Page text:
Stan’s new remake and serialisation of the 1992 movie classic Romper Stomper opens with the original haunting theme music that has been canonised and sampled by many contemporary skinhead bands. The first scene then begins with waves rolling along a beach - similar to how the original film had ended. But that is where most of the similarities end. The original film, starring Russell Crowe, had focused on alienated young people who embraced the skinhead ethos and targeted Asian migrants in inner Melbourne. Unlike the film, Stan’s Romper Stomper is not an exploration of this subculture. It has been remade to reflect new schisms and complexities in contemporary Australian extremist politics. Stan’s Romper Stomper also makes some subtle commentary on the rise of an authoritarian state in Australia. This modern, Orwellian-style Melbourne is a place where youth correction workers wear black uniforms with combat boots and Border Force Officers patrol train stations. [embedded content]The R..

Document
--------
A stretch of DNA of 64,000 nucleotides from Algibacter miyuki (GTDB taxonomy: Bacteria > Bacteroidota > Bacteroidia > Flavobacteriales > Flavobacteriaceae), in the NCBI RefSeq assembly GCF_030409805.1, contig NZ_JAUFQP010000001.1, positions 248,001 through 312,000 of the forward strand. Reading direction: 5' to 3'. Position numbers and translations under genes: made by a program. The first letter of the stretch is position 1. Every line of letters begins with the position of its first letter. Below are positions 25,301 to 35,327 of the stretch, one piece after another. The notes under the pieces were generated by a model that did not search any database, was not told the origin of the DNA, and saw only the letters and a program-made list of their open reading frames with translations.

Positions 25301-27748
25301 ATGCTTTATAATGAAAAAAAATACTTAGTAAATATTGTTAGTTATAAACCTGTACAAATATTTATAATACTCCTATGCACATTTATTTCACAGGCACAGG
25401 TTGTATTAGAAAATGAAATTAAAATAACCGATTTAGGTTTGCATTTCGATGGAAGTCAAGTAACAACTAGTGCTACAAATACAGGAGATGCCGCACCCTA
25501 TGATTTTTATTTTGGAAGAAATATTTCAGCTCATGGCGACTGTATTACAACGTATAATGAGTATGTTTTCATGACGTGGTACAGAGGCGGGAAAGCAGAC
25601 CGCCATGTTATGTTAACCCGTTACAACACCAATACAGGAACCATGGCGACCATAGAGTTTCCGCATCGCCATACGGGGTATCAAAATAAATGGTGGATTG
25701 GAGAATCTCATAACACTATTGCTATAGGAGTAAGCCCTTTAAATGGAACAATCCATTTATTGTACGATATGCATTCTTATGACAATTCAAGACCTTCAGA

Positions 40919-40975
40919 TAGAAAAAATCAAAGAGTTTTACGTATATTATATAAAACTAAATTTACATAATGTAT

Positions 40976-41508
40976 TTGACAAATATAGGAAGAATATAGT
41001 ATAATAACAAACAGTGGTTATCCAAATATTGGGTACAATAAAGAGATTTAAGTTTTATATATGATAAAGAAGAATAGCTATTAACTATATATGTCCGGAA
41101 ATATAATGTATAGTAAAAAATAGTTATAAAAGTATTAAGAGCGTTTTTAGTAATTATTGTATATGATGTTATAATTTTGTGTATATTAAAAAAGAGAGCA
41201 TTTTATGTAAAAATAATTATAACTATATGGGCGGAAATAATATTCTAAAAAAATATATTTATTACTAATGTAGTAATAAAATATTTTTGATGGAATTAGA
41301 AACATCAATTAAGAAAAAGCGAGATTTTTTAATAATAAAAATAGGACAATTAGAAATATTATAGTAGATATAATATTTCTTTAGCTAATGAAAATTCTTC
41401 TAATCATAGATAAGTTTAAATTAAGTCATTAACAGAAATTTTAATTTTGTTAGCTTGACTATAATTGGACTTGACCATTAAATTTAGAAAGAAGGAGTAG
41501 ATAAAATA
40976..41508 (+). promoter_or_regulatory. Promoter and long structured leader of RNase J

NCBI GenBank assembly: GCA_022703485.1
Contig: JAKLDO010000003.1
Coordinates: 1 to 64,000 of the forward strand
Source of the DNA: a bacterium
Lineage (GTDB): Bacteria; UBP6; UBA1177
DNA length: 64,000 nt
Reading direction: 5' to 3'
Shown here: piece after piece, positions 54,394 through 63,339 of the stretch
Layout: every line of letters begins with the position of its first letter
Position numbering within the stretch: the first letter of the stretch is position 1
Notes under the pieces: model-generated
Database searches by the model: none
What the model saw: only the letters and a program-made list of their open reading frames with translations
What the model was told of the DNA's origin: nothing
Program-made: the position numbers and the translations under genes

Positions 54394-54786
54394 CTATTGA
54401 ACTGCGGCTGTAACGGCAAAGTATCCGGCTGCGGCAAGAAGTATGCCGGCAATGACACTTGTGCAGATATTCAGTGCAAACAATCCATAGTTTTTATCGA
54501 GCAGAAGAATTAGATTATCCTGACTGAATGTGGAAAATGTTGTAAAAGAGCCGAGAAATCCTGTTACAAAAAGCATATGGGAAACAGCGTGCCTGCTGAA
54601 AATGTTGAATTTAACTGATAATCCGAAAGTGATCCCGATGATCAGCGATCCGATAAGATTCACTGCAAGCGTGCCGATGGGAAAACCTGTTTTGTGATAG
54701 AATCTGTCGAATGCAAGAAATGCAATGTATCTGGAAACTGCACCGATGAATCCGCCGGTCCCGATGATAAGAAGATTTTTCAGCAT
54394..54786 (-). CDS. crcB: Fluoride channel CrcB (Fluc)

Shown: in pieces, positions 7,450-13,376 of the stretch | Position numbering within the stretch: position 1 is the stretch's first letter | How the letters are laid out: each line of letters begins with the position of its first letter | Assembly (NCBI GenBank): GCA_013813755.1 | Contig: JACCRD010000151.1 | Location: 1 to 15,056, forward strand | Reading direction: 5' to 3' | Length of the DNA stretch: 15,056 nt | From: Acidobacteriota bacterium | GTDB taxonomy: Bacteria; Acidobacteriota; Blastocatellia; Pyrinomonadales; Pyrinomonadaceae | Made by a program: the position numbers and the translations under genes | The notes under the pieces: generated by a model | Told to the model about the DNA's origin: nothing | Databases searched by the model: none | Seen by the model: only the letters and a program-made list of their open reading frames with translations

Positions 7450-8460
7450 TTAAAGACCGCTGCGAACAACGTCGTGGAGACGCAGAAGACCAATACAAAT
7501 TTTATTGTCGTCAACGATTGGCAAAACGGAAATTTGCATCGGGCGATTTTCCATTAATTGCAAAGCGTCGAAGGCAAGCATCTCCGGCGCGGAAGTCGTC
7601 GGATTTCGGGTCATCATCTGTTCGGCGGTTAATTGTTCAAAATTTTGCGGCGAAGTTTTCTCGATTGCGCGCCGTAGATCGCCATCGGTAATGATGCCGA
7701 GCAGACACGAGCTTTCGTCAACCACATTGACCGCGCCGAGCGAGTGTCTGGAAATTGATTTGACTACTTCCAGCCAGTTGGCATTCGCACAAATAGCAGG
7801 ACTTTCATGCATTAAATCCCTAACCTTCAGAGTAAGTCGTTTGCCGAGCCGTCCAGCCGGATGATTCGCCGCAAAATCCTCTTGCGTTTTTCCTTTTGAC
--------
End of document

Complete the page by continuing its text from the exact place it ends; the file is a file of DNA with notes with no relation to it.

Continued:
New podcast challenges cultural whitewashing